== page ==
“Sharing that light [in the BYC] was not easy early in my career as a historian, especially when it involved accessing restricted materials at LDS Archives, notably the enormous Brigham Young collection (CR 1234). I began surveying and transcribing Young’s Utah War letters in the summer of 1995 but got distracted before making it through September 1857 [Mountain Meadows Massacre]. When I asked to see the microfilms again, higher-ups had ordered them closed to discourage fishing expeditions. I was told a woman had compiled a shoot, the sky is full of pigeons master’s thesis based on racial slurs from Brother Brigham’s papers. As usual, I had to write a request to access restricted material, which meant anything interesting. It then had to be authorized by a three-member panel consisting of two archivists and Elder John K. Carmack of the First Quorum of the Seventy of The Church of Jesus Christ of Latter-day Saints and executive director of the LDS Church Historical Department (like all the department’s senior officers, Carmack was a lawyer, not a historian). Most requests got a 2 to 1 vote, but Boss Carmack’s rank meant his vote overrode the other two.
“Among the friends I saw at LDS Archives was Bill H[artley], one of the Arrington historical department veterans who had taken refuge at the Joseph Fielding Smith Institute for Latter-day Saint History at Brigham Young University. Among the gentry who populated the Institute, Bill distinguished himself by actually publishing interesting books, while its director, Ronald K.E., made a career out of not publishing anything except a handful of articles in the Ensign, the corporation’s agit-prop magazine.
“On 29 March 1999, the Salt Lake Tribune published a Mormon history puff piece: ‘Brigham Young Likened to Abraham’ based on a BYU conference, ‘Brigham Young: Images and Realities.’ It quoted Carmack saying the church’s ‘historical documents show Young was a practical and holistic leader involved and concerned with the lives of his people.’ Because historians ‘have drawn upon tainted and distorted records instead of church archives,’ Ron Esplin claimed, Young had been systematically vilified. ‘Brigham Young was erroneously painted as being ruthless and scheming,’ Esplin said. ‘The reality is not only softer but something we can admire.’
“The Brethren had teed up the ball, so I swung at it on ldsbookshelf, a Mormon book collector email list. I got the notion Young was a bigoted misogynist who was devoted to ruthless scheming from the Journal of Discourses, I wrote, while restrictions made working in the Brigham Young papers about as easy as figuring out what an elephant looks like while blindfolded and handcuffed. If these sophists wanted to glorify Brigham Young, I fumed, ‘fine. But they should avoid ridiculous statements that make them appear to be paid liars and should not expect other historians to buy their line when they so outrageously misrepresent the actual record.’ The holistic Old Boss had better historical analogies than Father Abraham: Joshua, John Gotti, and Fidel Castro.
“Bill H[artley] told me they read the post at a Smith Institute staff meeting, which resulted in an invitation to meet with them on May 18 and exchange news about our publication plans. So, I showed up at the offices in the Knight Building at the appointed time and Bill took me to meet with the male staff members, who included the very kind Dean Jessee and James B. Allen, in a conference room. Hardliners waited in ambush: Tom Alexander and law professor Jack Welch. I knew Smackwater Jack as founder of the Foundation for Ancient Research and Mormon Studies (F.A.R.M.S.), but now learned he had been anointed to direct publications for the Institute. Esplin led the assault, but the whole terrified crew deferred to Welch, who was clearly the Big Dawg in the room. ‘I yammered on about Kingdom in the West,’ I wrote at the time ‘and never got around to asking what they were up to until way too late.’ After I had spilled all my beans about plans for the Kingdom the series and approach to Mountain Meadows, I asked about their plans. Welch dourly noted he had submitted a publishing proposal to ‘the administration’—which at BYU could mean the Quorum of Twelve Apostles—but since it had not yet been approved, he could not discuss it.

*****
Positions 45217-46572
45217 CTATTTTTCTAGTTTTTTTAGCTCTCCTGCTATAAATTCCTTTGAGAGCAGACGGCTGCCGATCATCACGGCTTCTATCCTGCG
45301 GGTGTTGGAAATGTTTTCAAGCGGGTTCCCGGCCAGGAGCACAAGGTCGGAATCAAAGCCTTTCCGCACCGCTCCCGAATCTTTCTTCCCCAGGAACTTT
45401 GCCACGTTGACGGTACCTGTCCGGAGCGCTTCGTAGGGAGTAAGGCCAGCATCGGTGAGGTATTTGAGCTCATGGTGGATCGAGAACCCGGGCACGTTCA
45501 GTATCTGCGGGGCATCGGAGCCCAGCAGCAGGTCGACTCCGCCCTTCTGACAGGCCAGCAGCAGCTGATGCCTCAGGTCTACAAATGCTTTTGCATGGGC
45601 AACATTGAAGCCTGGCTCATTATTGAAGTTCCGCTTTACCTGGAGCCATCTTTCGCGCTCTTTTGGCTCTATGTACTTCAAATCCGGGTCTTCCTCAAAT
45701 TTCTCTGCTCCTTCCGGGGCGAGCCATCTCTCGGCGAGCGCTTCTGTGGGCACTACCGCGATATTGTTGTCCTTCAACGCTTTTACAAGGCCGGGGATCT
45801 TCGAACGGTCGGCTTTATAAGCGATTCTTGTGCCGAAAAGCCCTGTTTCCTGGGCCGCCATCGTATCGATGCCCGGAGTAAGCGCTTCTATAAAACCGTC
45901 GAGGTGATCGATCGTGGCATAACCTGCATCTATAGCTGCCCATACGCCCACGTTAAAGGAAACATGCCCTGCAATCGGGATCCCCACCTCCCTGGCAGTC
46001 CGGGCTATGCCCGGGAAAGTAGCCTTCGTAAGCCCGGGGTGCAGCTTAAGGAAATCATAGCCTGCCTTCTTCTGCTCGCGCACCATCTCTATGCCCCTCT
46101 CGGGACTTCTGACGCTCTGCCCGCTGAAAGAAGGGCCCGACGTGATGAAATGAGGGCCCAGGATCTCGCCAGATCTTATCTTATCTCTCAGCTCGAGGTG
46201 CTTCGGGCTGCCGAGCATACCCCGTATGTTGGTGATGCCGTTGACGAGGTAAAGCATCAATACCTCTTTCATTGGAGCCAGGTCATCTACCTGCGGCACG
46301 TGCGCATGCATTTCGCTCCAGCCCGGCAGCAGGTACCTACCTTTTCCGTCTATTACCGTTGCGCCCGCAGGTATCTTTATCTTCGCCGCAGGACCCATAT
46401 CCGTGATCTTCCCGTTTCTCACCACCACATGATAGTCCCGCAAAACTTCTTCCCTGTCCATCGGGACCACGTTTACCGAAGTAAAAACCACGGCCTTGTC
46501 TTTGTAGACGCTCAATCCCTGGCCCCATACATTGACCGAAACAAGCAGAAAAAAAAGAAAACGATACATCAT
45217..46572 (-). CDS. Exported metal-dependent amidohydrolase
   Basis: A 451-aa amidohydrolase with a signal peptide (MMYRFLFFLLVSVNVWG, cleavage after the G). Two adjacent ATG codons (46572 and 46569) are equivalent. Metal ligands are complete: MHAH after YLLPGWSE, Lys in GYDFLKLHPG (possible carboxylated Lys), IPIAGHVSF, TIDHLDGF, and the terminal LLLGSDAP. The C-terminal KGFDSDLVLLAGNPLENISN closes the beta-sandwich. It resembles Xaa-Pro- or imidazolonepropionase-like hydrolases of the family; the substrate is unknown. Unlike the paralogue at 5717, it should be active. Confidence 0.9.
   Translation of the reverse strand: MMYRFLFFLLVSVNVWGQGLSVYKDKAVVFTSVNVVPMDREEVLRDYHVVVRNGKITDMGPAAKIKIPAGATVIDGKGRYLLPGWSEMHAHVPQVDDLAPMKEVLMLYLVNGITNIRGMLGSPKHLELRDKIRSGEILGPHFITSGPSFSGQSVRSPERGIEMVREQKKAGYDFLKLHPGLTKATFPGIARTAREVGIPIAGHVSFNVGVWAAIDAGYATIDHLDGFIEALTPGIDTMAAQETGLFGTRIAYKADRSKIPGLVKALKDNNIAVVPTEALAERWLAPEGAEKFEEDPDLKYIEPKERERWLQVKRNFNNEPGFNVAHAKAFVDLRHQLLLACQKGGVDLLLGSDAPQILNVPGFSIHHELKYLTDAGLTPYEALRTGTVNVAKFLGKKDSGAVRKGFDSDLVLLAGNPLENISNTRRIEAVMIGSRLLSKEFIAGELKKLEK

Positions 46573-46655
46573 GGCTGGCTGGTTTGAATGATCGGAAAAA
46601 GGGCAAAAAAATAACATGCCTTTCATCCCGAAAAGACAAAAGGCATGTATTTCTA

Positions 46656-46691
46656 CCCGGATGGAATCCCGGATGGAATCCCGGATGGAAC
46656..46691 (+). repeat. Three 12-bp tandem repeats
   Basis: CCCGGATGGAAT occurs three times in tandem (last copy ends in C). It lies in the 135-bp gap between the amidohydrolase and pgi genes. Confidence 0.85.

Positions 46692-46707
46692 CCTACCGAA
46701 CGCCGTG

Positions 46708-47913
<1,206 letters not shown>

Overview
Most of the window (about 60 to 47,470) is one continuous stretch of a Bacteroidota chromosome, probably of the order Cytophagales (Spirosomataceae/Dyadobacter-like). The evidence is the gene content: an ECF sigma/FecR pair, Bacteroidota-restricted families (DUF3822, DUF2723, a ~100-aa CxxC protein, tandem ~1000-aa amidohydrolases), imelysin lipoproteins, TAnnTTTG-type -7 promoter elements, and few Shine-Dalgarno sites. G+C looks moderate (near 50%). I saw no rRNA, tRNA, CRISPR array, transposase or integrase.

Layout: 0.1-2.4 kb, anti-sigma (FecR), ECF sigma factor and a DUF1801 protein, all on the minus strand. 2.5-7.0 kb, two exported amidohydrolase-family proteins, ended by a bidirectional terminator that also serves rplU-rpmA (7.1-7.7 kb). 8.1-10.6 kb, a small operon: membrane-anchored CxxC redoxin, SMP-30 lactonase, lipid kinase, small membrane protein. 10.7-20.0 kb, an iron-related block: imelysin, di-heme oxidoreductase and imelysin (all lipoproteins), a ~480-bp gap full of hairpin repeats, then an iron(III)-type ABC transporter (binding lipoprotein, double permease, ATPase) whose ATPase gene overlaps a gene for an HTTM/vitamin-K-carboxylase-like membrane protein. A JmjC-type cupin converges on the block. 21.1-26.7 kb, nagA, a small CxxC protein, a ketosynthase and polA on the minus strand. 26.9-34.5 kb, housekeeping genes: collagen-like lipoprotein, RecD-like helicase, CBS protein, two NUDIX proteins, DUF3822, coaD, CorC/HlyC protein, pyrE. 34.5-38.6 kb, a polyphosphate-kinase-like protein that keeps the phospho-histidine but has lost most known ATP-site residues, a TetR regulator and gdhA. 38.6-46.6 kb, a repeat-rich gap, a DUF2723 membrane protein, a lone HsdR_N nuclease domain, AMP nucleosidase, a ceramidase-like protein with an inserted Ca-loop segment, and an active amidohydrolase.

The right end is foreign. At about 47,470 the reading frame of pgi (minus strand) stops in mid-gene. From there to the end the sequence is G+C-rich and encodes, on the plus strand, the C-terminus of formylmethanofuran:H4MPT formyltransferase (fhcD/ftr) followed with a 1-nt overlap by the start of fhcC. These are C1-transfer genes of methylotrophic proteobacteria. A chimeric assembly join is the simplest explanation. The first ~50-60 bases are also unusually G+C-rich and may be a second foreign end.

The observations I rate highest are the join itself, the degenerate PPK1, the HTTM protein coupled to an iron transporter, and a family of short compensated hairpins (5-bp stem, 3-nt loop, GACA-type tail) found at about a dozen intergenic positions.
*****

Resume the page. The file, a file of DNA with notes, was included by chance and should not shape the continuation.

“Jack the Zipper ‘graciously offered to help secure items important to the series, but the group didn’t appear optimistic about getting the minutes of the Council of Fifty,’ I reported. Welch never provided anything except bad faith. Bob Clark and I had been in discussions with David Whittaker about editing a volume of Thomas L. Kane’s papers for the Kingdom series, and he told me he had dreamed of publishing with the Clark Company since he visited its headquarters in Glendale as a grad student in California. Welch refused to grant him permission to do so: Whittaker told me he insisted that only the LDS church could publish anything owned by BYU. ‘Ron Walker will meet with us to discuss his plans with Dean Jessee to publish the BY Indian papers,’ I noted, but typically Walker talked big but never produced volume one of the multi-volume air castle he said would appear shortly but never did.
“I left the Knight building feeling like an entirely hornswaggled fool and in something of a state of shock: I could not imagine having to kowtow to General Authorities (or even specific authorities) for permission to pursue my scholarly interests. As he escorted me from the sacred precincts, a sheepish Bill Hartley said, ‘Guess you feel sort of sandbagged.’
“‘Bill’ I said, ‘I was sandbagged.’”
Will Bagley, Facebook post 18 March 2018. see Grant Madsen, ‘Brigham Young Likened to Abraham,’ Salt Lake Tribune, 21 March 1999, C1-3. Bagley, Father Brigham, firstname.lastname@example.org, 24 March 1999.